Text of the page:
Case Study of Paralyzing Fear: The Crucial Meeting
I know Tom, a Canadian businessman. He’s been a friend of mine for a long time. Actually, he’s a very confident guy, a seasoned professional. But what he told me when we last met up, is maybe something, you too, have already experienced:
Decode the Moment
“I’m standing at the conference door. My throat is dry; my hands are sweating. The tie is much too tight and chocking me – I try to loosen it. I reach for the door handle, but I can’t grasp it. Something is preventing me from pressing down on it. My hand feels heavy, as if it were frozen. I can’t move it. Doubts surface. What I am about to do in the next hour will have an impact on my life. My bosses message was clear: If I don’t manage to convince the clients to sign this contract today, I can kiss my job good-bye. And again, I have this sensation in my throat. It’s like someone is strangling me, I’m gasping for air…“
Identify the Emotional Hinderer
© „Paralyzing Fear“ Judith Hornok
Attention: “Paralyzing Fear” has crept up on Tom and begins, even before he enters the conference room, to manipulate him. It bothers him with questions like “Am I really prepared for this meeting?” and “What’s going to happen?”. Then the doubt sent in: “It won’t be the first time I’ve failed. What if I do it again?” There’s no end to the thoughts spinning in his head: “It’s not looking good. It could get tricky…I’m sure we won’t sign a contract today!!!”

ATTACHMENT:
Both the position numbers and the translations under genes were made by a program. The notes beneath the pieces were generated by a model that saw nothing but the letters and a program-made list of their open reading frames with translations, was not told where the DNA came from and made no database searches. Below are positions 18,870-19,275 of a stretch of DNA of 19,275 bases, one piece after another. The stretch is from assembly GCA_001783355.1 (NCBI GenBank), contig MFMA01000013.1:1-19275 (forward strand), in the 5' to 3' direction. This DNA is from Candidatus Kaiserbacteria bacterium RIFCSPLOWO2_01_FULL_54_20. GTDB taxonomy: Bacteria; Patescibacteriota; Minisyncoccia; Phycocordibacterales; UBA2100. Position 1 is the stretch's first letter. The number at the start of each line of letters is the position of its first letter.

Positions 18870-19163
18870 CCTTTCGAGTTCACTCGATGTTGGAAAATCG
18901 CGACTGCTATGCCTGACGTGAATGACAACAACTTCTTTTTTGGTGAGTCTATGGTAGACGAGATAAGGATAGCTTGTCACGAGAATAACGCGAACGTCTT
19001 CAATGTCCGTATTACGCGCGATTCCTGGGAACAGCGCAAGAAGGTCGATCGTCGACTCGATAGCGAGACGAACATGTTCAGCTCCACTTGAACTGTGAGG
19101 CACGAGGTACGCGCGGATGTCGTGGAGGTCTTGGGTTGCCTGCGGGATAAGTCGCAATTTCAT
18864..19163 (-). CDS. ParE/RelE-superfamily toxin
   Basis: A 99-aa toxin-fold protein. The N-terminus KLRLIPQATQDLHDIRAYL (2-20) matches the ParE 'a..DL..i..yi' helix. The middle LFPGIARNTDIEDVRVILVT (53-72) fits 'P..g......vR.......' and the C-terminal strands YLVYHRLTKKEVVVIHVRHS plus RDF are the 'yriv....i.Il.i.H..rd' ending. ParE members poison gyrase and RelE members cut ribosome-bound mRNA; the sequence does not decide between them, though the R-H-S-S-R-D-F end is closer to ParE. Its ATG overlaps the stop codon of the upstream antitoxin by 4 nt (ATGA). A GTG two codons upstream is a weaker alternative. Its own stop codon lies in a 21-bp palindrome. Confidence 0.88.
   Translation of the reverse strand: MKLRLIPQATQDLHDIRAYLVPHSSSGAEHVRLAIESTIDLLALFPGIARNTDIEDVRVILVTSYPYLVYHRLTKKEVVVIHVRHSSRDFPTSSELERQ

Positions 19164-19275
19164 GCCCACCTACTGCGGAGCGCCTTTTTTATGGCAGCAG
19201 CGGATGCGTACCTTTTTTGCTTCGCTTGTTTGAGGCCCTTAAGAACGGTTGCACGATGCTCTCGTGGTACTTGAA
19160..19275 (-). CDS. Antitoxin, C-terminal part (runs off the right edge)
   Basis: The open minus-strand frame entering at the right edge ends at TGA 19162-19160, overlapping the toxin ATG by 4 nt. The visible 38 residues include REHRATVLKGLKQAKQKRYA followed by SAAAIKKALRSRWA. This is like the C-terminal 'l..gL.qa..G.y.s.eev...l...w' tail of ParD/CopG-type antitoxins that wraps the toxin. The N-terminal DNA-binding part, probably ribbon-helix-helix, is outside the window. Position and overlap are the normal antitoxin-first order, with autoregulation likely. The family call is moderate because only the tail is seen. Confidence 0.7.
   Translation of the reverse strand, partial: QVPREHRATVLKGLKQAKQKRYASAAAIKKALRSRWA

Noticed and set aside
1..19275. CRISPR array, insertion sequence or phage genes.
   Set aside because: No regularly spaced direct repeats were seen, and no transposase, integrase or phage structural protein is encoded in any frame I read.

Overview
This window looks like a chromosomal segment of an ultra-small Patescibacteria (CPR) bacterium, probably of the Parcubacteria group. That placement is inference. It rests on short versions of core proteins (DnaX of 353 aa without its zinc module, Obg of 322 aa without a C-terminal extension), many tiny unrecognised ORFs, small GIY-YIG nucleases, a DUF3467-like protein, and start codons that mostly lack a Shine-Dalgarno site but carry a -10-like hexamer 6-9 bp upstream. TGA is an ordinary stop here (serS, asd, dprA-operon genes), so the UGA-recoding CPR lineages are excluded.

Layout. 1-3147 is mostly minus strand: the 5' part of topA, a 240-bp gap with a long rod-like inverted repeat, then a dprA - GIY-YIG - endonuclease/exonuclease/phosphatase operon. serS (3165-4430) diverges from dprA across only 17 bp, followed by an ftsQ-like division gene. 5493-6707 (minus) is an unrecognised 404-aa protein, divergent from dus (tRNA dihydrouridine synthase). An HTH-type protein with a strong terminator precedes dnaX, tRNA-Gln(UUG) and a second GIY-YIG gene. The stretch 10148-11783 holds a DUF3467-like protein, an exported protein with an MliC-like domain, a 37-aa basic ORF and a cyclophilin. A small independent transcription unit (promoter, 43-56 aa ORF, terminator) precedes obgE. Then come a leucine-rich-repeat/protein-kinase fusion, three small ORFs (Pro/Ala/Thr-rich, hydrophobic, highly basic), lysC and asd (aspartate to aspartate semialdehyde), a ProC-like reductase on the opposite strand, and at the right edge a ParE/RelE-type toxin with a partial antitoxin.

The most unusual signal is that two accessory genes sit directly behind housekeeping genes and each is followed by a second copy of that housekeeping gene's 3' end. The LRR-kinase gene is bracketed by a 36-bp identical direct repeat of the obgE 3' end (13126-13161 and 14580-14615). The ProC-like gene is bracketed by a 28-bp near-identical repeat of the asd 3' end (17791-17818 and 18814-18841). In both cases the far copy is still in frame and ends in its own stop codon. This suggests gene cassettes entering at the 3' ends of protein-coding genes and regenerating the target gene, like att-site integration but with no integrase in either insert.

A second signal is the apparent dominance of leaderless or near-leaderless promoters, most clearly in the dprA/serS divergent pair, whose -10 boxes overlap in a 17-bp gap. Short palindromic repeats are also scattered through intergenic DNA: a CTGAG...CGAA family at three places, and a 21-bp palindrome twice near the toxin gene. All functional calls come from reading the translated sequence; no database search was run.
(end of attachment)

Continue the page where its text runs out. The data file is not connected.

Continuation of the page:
Sharpen your awareness – let the situation work for you
Before you even turn that doorknob and walk into the conference room, take advantage of the tips experts have to offer, so you can manage paralyzing fear before it gets the upper hand.
BADER’S TOOL BOX FOR FEAR MANAGMENT
The former ski jumper and expert in sport science Ferdinand Bader knows all types of fear from his active days as a competitive athlete. For example, the moment when the jumper is crouching on the ramp and looking down. Bader, who himself flew over 210 meters, faced the challenge head on, and put together – what he todays calls “a tool box for fear managment.” In 2014, he lent some of the methods from this tool box to Carina Vogt at the Olympic games in Sochi. That same year, Vogt became an Olympian medalist, the first in the history of women’s ski jumping.
A Tool from the Box: Practice Deep Breathing Techniques
Ferdinand Bader: “Even though most people know this, only a few actually do it: Breathing deeply helps relax you. Especially in stressful situations, we often forget this and our breaths tend to be very flat. That’s why it’s all the more important that the first thing you do is calm down, in order to concentrate 100% on the task at hand – be it a take-off down the hill, a difficult negotiation or a meeting.”
Ferdinand Bader suggests:
- Sit down at a quiet place, where no one can disturb you.
- Begin to breathe deeply and firmly from the bottom of your ribcage. The chest rises and falls: Inhale for 4 seconds, hold the breath for 4 seconds, and exhale 4 seconds, hold the breath 4 seconds.
- Concentrate on the breathing and apply the breathing exercises until you have calmed down and feel more relaxed.